History of the Term Palestine
Where did the term Palestine originate from? How did the world and the church get into the habit of calling the land of Israel “Palestine”? One of the guides we use in our tours to Israel is Zvi Rivai, an Israeli Messianic believer, who has done considerable research on this subject. Zvi informs us that before 135 A.D., the Romans used the terms Judea and Galilee to refer to the Land of Israel. When Titus destroyed Jerusalem in 70 A.D., the Roman government struck a coin with the phrase “Judea Capta,” meaning Judea has been captured. The term Palestine was never used in the early Roman designations.
It was not until the Romans crushed the second Jewish revolt against Rome in 135 A.D. under Bar Kochba that Emperor Hadrian applied the term Palestine to the Land of Israel. Hadrian, like many dictators since his time realized the propaganda power of terms and symbols. He replaced the shrines of the Jewish Temple and the Sepulchre of Christ in Jerusalem with temples to pagan deities. He changed the name of Jerusalem to Aelia Capitalina, and changed the name of Israel and Judea to Palestine. Hadrian’s selection of Palestine was purposeful, not accidental. He took the name of the ancient enemies of Israel, the Philistines, Latinized it to Palestine, and applied it to the Land of Israel. He hoped to erase the name Israel from all memory. Thus, the term Palestine as applied to the Land of Israel was invented by the inveterate enemy of the Bible and the Jewish people, Emperor Hadrian.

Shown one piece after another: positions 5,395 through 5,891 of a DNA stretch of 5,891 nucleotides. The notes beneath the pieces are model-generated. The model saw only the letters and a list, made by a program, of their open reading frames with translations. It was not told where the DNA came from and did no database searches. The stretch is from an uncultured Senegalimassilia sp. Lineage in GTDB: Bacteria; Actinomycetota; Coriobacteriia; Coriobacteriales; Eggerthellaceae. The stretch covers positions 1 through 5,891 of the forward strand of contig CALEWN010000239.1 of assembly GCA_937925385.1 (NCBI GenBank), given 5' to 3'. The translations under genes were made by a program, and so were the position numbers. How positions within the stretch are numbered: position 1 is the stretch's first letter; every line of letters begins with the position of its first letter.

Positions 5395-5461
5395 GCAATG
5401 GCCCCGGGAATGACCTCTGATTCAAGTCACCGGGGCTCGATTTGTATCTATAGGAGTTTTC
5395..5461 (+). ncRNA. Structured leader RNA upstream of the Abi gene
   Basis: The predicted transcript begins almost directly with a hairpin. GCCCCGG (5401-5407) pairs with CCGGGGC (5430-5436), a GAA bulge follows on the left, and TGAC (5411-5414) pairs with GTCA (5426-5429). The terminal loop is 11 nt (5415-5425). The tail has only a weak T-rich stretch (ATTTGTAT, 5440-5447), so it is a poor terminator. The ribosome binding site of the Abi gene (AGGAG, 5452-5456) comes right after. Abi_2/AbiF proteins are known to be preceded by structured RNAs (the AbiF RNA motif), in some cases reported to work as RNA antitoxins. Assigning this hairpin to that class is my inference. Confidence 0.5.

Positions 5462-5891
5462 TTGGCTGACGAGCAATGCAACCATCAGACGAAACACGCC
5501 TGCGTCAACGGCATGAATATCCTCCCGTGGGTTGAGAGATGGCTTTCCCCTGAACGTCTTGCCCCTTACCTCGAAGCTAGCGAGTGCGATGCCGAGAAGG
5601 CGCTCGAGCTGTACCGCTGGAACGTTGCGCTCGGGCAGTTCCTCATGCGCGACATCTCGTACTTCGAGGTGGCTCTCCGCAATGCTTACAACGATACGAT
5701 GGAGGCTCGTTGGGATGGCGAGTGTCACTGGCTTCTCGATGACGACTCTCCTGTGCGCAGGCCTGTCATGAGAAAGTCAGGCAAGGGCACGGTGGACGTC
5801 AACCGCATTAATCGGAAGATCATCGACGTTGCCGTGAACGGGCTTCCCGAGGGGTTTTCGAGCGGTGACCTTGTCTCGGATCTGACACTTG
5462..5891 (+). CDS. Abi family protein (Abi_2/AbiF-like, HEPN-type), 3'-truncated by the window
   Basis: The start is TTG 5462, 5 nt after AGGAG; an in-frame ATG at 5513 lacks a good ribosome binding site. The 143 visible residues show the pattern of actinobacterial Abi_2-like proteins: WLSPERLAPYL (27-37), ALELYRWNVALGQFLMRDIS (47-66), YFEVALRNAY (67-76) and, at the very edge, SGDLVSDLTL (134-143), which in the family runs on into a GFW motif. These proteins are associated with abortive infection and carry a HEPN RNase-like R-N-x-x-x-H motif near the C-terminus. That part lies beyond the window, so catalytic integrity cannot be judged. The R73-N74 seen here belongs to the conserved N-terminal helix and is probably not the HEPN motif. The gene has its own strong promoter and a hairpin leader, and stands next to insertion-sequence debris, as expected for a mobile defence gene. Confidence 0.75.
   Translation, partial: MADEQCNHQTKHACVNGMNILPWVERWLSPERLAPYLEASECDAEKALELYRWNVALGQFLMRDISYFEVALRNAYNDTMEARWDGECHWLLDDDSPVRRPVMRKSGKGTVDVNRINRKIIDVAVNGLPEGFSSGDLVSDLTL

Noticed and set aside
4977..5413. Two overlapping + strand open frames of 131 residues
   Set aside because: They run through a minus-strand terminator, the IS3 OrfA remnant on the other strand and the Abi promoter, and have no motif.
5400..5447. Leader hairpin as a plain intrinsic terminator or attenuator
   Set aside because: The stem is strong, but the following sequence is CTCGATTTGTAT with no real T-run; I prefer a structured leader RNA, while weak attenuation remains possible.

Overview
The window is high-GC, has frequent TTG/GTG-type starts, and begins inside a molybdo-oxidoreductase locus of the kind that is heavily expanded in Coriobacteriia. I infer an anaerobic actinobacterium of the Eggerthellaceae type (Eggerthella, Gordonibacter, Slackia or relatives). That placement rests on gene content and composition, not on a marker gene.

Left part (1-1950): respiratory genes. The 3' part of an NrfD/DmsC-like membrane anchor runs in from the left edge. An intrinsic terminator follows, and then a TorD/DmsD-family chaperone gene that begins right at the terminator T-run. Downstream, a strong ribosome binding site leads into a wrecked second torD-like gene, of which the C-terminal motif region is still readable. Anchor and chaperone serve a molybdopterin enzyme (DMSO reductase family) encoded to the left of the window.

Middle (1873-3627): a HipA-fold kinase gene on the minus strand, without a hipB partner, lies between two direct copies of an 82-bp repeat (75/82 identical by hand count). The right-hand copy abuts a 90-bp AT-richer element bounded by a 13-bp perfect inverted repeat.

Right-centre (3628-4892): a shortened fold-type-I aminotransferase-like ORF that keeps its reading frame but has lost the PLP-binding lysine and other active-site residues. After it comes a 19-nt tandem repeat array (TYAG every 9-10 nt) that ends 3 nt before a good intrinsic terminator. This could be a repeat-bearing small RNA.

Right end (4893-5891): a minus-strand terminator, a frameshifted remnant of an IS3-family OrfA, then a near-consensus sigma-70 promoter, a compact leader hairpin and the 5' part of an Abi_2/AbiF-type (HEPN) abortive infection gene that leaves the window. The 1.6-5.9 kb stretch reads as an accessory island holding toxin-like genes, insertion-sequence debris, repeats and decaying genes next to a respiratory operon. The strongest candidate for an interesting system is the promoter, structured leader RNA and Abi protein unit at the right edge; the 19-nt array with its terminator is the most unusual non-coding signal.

It is interesting to note that the original Philistines were not Middle Eastern at all. They were European peoples from the Adriatic sea next to Greece. It may have pleased Hadrian to utilize this Hellenistic term for the Jewish land. In any case, the original “Palestinians” had nothing to do, whatsoever, with any Arabs.